TE: I think so, meeting my peers on one hand, really great cohort of whom a massive amount went on to do really diverse things, and secondly the people I met through the programme, that I wouldn’t have otherwise met. I think the other thing which I hadn’t really thought about specifically before, and it‘s a bit of stating the obvious, is that there is a slight suspicion against people transitioning from the private sector into the third sector or social enterprise. Going through On Purpose, maybe even more so now, provides a stamp of approval, it shows that people are willing to demonstrate a commitment to the sector, get their hands dirty and I think that was very valuable.
KF: After finishing On Purpose, you started working at Teaching Leaders (now part of Ambition School Leadership), an education charity. Was education the sector you were most passionate about?
TE: I‘ve had a bit of education in my background and it was incredibly important in my personal life: I was the first person in my family to go to university after going to a standard, non-selective, state funded secondary school.
KF: Was that a deliberate choice, to go to a non-selective school?
TE: My mum was keen for me to go to the local school. Her beliefs were very much about community and equality and that you should not be putting different people into different silos, especially at the age of 11. I think it gives you a perspective on the world, exposes you to people from very different backgrounds that you don‘t get when you grow up in a very privileged environment. This doesn’t mean you can’t get that perspective in other ways but I think it is hard to replicate otherwise. I think in hindsight I am a big believer that part of the role of education is for people to become citizens of the country you are in and I think it is quite hard if you start segregating on wealth and academic ability but that is another discussion.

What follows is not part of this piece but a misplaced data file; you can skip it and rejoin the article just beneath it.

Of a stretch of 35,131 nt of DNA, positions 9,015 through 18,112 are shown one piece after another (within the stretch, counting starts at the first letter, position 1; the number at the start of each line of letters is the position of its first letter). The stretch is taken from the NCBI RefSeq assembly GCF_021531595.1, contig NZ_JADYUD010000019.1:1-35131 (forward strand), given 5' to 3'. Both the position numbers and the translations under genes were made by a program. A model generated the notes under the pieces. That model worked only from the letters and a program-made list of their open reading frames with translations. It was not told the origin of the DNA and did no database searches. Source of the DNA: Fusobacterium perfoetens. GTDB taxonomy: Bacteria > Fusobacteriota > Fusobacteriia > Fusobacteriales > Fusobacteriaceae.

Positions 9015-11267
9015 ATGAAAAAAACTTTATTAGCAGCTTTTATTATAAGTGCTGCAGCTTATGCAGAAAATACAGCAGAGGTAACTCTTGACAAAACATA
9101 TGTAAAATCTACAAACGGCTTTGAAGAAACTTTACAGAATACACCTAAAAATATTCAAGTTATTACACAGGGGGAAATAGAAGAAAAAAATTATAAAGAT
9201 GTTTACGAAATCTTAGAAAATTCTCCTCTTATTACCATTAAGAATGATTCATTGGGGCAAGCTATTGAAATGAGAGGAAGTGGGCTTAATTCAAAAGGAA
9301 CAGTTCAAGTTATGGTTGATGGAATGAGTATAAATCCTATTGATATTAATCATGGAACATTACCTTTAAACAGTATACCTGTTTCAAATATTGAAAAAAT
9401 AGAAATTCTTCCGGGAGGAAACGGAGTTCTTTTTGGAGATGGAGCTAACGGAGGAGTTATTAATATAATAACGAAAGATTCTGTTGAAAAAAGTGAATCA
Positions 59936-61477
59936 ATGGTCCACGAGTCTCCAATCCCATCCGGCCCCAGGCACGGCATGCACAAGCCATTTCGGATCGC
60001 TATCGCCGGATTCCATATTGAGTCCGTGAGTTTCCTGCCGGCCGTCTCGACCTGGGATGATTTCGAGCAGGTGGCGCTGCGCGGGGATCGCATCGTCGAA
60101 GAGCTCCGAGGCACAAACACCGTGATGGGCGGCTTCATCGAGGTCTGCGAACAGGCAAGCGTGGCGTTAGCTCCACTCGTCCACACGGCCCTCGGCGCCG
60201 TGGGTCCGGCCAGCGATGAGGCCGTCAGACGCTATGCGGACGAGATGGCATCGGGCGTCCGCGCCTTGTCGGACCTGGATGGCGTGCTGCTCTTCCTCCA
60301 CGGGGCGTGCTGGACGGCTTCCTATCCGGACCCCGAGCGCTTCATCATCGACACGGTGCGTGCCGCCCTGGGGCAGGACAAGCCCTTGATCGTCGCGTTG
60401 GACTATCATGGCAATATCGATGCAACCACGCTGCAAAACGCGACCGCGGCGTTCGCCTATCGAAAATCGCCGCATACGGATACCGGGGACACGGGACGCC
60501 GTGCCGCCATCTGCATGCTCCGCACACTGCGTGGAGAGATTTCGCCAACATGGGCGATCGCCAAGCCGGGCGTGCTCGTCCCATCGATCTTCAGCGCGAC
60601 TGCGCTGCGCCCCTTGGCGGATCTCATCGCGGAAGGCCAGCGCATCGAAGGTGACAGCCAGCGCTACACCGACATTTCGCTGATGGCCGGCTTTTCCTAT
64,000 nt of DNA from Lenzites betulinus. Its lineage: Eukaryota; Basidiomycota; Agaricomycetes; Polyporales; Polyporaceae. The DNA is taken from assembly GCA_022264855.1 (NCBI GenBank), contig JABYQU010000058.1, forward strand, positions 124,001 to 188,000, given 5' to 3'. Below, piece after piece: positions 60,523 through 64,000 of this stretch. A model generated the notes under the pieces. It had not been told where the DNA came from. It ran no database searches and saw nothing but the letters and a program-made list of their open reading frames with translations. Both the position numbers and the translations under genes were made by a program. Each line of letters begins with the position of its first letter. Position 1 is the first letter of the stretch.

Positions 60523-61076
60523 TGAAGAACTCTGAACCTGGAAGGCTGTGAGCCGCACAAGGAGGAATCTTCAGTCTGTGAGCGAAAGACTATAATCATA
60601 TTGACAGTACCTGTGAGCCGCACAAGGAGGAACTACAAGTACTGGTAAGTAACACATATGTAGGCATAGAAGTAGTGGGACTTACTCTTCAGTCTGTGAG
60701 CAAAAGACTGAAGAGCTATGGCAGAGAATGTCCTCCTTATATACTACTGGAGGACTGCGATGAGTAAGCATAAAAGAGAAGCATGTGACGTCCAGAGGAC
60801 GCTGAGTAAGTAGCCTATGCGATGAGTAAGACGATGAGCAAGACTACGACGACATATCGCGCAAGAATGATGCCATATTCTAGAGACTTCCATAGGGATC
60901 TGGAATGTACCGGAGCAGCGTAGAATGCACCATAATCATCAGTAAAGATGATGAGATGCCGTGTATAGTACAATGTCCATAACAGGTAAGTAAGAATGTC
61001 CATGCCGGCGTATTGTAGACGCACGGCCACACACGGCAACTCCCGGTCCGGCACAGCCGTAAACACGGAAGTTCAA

Despite education being incredibly important in my personal life, I didn‘t come out of On Purpose thinking I want to work in education. The thing I knew was that we need more organisations that start from mission and purpose and that they need to be bigger to start to prove that we can run organisations which can operate in a purposeful way at scale. What I was interested in after On Purpose was to be in an organisation that was going to scale and to learn about that process. That was what I was looking for, the fact I came to education was a bonus because I’ve had that background but one of the main reasons why I came to Teaching Leaders was that it had just won a big government contract and was going to grow. I wouldn‘t regard myself as an education specialist. I perceive myself more as a specialist in organisations, in how they run and what makes them work.
KF: You’ve seen this organisation change a lot…
TE: When I joined we were an organisation of 17 people, we are now over 200, so even though my job title is more or less the same, it’s a completely different organisation. I find it fascinating, striking the right balance and recognising when creating structure helps people navigate and do their work well and when creating that structure results in unnecessary bureaucracy.
KF: Thank you very much for sharing your thoughts.